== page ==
and so let's to horse--Godd'en to you, gentlemen--Godd'en, Chevalier
de la Fortune."

Lord Dalgarno's grooms were in attendance with two horses, and the
young men mounted, the proprietor upon a favourite barb, and Nigel
upon a high-dressed jennet, scarce less beautiful. As they rode
towards the theatre, Lord Dalgarno endeavoured to discover his
friend's opinion of the company to which he had introduced him, and to
combat the exceptions which he might suppose him to have taken. "And
wherefore lookest thou sad," he said, "my pensive neophyte? Sage son
of the Alma Mater of Low-Dutch learning, what aileth thee? Is the leaf
of the living world which we have turned over in company, less fairly
written than thou hadst been taught to expect? Be comforted, and pass
over one little blot or two; thou wilt be doomed to read through many
a page, as black as Infamy, with her sooty pinion, can make them.
Remember, most immaculate Nigel, that we are in London, not Leyden--
that we are studying life, not lore. Stand buff against the reproach
of thine over-tender conscience, man, and when thou summest up, like a
good arithmetician, the actions of the day, before you balance the
account on your pillow, tell the accusing spirit, to his brimstone
beard, that if thine ears have heard the clatter of the devil's bones,
thy hand hath not trowled them--that if thine eye hath seen the
brawling of two angry boys, thy blade hath not been bared in their
fray."

"Now, all this may be wise and witty," replied Nigel; "yet I own I
cannot think but that your lordship, and other men of good quality
with whom we dined, might have chosen a place of meeting free from the
intrusion of bullies, and a better master of your ceremonial than
yonder foreign adventurer."

"All shall be amended, Sancte Nigelle, when thou shalt come forth a
new Peter the Hermit, to preach a crusade against dicing, drabbing,
and company-keeping. We will meet for dinner in Saint Sepulchre's
Church; we will dine in the chancel, drink our flask in the vestry,
the parson shall draw every cork, and the clerk say amen to every
health. Come man, cheer up, and get rid of this sour and unsocial
humour. Credit me, that the Puritans who object to us the follies and
the frailties incident to human nature, have themselves the vices of
absolute devils, privy malice and backbiting hypocrisy, and spiritual
pride in all its presumption. There is much, too' in life which we
must see, were it only to learn to shun it. Will Shakespeare, who
lives after death, and who is presently to afford thee such pleasure
as none but himself can confer, has described the gallant Falconbridge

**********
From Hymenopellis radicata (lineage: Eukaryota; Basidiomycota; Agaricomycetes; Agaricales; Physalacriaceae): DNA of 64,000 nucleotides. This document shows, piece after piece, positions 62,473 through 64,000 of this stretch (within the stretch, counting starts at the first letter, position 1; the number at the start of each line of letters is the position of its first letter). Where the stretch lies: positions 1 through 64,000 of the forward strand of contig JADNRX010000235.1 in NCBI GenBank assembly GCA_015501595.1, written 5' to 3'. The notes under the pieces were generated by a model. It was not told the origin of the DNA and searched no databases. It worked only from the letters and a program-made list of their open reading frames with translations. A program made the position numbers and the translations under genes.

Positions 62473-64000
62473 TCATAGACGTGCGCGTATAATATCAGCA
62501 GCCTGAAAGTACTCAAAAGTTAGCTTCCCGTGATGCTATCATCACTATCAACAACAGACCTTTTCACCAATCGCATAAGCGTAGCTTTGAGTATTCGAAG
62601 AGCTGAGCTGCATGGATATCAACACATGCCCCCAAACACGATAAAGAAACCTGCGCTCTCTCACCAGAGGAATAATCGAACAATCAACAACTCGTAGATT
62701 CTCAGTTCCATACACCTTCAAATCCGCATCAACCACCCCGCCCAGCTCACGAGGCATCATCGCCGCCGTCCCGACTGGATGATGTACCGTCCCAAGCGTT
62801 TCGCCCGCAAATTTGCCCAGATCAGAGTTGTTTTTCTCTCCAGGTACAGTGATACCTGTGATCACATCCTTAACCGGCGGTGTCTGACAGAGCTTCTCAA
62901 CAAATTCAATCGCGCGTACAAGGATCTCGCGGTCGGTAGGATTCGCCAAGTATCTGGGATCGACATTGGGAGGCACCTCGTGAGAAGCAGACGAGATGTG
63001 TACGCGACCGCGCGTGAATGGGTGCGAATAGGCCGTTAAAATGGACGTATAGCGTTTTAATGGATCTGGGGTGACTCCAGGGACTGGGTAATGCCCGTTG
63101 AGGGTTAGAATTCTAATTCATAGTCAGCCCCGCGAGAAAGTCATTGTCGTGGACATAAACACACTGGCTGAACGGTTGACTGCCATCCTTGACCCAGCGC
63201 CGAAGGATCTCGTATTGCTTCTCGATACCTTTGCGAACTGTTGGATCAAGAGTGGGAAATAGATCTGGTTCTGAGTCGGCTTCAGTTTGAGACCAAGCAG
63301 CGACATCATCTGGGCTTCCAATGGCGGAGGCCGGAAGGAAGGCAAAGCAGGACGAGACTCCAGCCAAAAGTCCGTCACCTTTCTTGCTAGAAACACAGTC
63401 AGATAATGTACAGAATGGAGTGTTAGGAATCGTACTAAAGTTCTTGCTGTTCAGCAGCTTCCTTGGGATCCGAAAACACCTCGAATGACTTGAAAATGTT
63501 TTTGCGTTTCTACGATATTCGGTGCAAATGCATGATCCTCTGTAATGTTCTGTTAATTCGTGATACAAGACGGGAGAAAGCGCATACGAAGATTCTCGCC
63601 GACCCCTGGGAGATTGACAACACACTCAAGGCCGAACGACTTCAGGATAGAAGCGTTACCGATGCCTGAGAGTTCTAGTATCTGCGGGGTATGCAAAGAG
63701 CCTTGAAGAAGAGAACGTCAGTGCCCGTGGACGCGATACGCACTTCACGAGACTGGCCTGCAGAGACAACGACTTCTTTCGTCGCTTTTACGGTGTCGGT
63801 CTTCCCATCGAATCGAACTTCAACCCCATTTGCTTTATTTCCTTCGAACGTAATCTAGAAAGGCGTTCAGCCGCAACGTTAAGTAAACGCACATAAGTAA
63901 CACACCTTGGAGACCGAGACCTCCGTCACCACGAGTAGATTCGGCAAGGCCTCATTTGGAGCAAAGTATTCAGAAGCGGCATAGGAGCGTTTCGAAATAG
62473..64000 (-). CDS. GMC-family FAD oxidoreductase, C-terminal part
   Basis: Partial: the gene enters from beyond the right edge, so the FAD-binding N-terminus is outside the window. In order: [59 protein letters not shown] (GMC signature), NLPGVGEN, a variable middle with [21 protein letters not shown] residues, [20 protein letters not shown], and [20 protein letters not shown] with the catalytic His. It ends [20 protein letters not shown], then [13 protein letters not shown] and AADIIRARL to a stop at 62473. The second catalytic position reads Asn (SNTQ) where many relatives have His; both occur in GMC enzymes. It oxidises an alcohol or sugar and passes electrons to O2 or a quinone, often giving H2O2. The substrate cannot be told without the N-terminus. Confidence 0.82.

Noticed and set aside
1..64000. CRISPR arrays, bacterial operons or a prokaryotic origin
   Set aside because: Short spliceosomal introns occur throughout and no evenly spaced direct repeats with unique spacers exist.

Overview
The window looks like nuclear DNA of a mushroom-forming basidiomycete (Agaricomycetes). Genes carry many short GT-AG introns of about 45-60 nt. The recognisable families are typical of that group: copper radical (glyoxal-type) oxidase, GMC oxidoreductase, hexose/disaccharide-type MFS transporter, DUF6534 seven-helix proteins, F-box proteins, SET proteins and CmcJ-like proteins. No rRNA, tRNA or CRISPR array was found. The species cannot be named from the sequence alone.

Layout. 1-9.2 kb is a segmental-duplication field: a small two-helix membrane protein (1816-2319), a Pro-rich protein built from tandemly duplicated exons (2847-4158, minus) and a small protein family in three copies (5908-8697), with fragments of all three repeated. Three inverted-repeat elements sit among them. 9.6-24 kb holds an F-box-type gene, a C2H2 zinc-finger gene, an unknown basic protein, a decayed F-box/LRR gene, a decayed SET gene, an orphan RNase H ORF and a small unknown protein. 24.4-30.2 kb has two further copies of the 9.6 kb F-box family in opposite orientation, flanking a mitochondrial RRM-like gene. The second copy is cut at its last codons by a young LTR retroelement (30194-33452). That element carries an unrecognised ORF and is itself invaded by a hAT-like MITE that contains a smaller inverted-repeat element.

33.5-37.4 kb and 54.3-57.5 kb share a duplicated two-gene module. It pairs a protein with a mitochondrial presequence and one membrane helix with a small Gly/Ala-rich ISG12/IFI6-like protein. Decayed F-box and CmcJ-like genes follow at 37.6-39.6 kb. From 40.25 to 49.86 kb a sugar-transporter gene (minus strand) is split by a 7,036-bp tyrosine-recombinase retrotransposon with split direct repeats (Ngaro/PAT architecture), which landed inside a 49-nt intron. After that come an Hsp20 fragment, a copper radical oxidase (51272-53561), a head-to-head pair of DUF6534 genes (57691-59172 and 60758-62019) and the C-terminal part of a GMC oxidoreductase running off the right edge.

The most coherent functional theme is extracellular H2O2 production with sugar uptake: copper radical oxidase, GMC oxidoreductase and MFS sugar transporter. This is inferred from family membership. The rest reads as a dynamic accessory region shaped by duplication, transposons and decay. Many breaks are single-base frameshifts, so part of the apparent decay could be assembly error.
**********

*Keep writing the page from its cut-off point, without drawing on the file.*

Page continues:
as calling that man

----' a bastard to the time,
That doth not smack of observation;
Which, though I will not practise to deceive,
Yet, to avoid deceit, I mean to learn."

But here we are at the door of the Fortune, where we shall have
matchless Will speaking for himself.--Goblin, and you other lout,
leave the horses to the grooms, and make way for us through the
press."

They dismounted, and the assiduous efforts of Lutin, elbowing,
bullying, and proclaiming his master's name and title, made way
through a crowd of murmuring citizens, and clamorous apprentices, to
the door, where Lord Dalgarno speedily procured a brace of stools upon
the stage for his companion and himself, where, seated among other
gallants of the same class, they had an opportunity of displaying
their fair dresses and fashionable manners, while they criticised the
piece during its progress; thus forming, at the same time, a
conspicuous part of the spectacle, and an important proportion of the
audience.

Nigel Olifaunt was too eagerly and deeply absorbed in the interest of
the scene, to be capable of playing his part as became the place where
he was seated. He felt all the magic of that sorcerer, who had
displayed, within the paltry circle of a wooden booth, the long wars
of York and Lancaster, compelling the heroes of either line to stalk
across the scene in language and fashion as they lived, as if the
grave had given up the dead for the amusement and instruction of the
living. Burbage, esteemed the best Richard until Garrick arose, played
the tyrant and usurper with such truth and liveliness, that when the
Battle of Bosworth seemed concluded by his death, the ideas of reality
and deception were strongly contending in Lord Glenvarloch's
imagination, and it required him to rouse himself from his reverie, so
strange did the proposal at first sound when his companion declared
King Richard should sup with them at the Mermaid.

They were joined, at the same time, by a small party of the gentlemen
with whom they had dined, which they recruited by inviting two or
three of the most accomplished wits and poets, who seldom failed to
attend the Fortune Theatre, and were even but too ready to conclude a
day of amusement with a night of pleasure. Thither the whole party
adjourned, and betwixt fertile cups of sack, excited spirits, and the
emulous wit of their lively companions, seemed to realise the joyous
boast of one of Ben Jonson's contemporaries, when reminding the bard
of

"Those lyric feasts,
Where men such clusters had,
As made them nobly wild, not mad;
While yet each verse of thine
Outdid the meat, outdid the frolic wine."

Sir Walter Scott